Reynard, in signature style throws in literary, cultural, historic, art and aesthetic references. There’s a strong Machiavellian theme throughout the book and a huge nod to Cupid and Psyche. He’ll also have you clamoring to catch the next flight to Florence, Italy. The Florence Tourist Board owes him a commission. You’ll feel like you are taking the Renaissance Walk and touring the Uffizi Gallery. You’ll gain a new appreciation for the rich history of Florentine art. There are even analyses of a few of the great artworks of the Renaissance, deftly explaining them in terms of the religion and politics of the time.

Reynard took some creative risks with this novel and did it in an audaciously ambitious way. The dividends pay off. His style is terse but lyrical, bold and edgy Gritty and visceral. His voice is original and commanding. The novel manages the delightful tricks of being harrowing and romantic, suspenseful and intellectual. He effortlessly weaves in themes of justice, mercy, loss, hope, love, redemption and good old-fashioned fortitude of character. The Raven is a fearless and flawless read by a remarkable author.

Excerpt from The Raven 

In the distance, the Prince could hear voices and muffled sounds.

He approached silently, almost floating across the floor.

Desperate groans and the rustling of fabric filled his ears, along with the twin sounds of rapidly beating hearts. He could smell their scents, the aromas heightened due to their sexual arousal.

He growled in reaction.

The corridor was shrouded in darkness but the Prince could see that the professor had his wife up against a window between two statues, her legs wrapped around his waist.

Her voice was breathy as she spoke, but the Prince tuned out her words, moving closer so he could catch a glimpse of her lovely face.

At the sight of it, flushed with passion, his old heart quickened and he felt the stirrings of arousal.

It was not his custom to observe rather than participate. But on this occasion, he decided to make an exception. Careful to remain in the darkness, he moved to the wall opposite the couple.

The woman squirmed in her lover’s arms, her high heels catching on his tuxedo jacket. Her fingers flew to his neck, undoing his bow tie and tossing it carelessly to the floor.

She unbuttoned his shirt, and her mouth moved to his chest, as murmurs of pleasure escaped his lips.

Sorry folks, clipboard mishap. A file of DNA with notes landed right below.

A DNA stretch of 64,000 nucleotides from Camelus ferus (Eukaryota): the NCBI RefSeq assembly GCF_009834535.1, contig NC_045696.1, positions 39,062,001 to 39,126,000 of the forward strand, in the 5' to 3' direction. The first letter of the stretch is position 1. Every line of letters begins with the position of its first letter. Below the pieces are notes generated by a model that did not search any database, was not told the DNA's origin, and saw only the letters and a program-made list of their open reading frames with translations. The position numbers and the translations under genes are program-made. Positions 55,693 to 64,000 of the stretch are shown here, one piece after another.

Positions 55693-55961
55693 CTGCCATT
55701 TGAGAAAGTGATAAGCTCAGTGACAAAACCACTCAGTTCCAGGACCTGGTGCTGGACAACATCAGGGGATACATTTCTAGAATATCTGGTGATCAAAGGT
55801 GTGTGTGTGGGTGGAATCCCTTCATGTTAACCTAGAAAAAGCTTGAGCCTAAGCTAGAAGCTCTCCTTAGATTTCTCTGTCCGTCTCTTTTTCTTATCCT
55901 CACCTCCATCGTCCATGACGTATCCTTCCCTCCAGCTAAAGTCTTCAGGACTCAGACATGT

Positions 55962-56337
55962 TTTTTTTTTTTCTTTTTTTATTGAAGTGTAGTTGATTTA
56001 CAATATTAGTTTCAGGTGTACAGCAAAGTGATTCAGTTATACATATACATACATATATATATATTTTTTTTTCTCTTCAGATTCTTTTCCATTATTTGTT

The Prince felt more than desire as he watched the woman’s eager movements. He caught a glimpse of her exquisite mouth and the toss of her long hair that would no doubt feel like silk between his fingers.

She lifted her head to smile at the man who held her close and he could see love in her eyes.

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​The Raven – Book One of The Florentine Series 2/3/15

BN
http://www.barnesandnoble.com/w/the-raven-sylvain-reynard/1119619658?ean=9780425266496

Amazon

Amazon Canada

iTunes
https://itunes.apple.com/us/book/the-raven/id888019240?mt=11

Ask Me Anything.

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Disclaimer: I am a book elitist. You know one of those obnoxious folks who always thinks the novel is better than the movie. When my friend Allison Burnett decided to turn his coming of age book Undiscovered Gyrl (2009) into a film, I was skeptical.  Could he really stay true to his artistic vision? Would the film live up to the book? And more importantly would this die hard Undiscovered Gyrl fanatic like it.   Guess what? It does and I do.   “Ask Me Anything” is flawless, captivating and poignant. It is every bit as gripping as the novel, no one, not even, Ms. Book Snob herself can accuse Allison of betraying his beloved novel by butchering it when it goes Hollywood.  I’m not ready to turn down my nose just yet though. In fairness, Allison wrote, produced and directed the film. He had full creative control.  In other words, he made his own book and did a darn fine job of it. I was one of the fortunate ones that got to prescreen this extraordinary film and trust me this is a not to be missed.

The story centers on Katie Kampenfel played masterfully and heartbreakingly by Britt Robertson. Robertson gives an empathy generating performance.  Katie is a beautiful, spirited, witty and troubled young woman who has just graduated high school. She decides to take a year off before attending college. She begins her sabbatical by getting a job at a local bookstore working for Glenn Warburg (Martin Sheen). Bored with her college aged boyfriend Rory (Max Carver) she sets her sights on 32-year-old film professor, Dan played by Justin Long.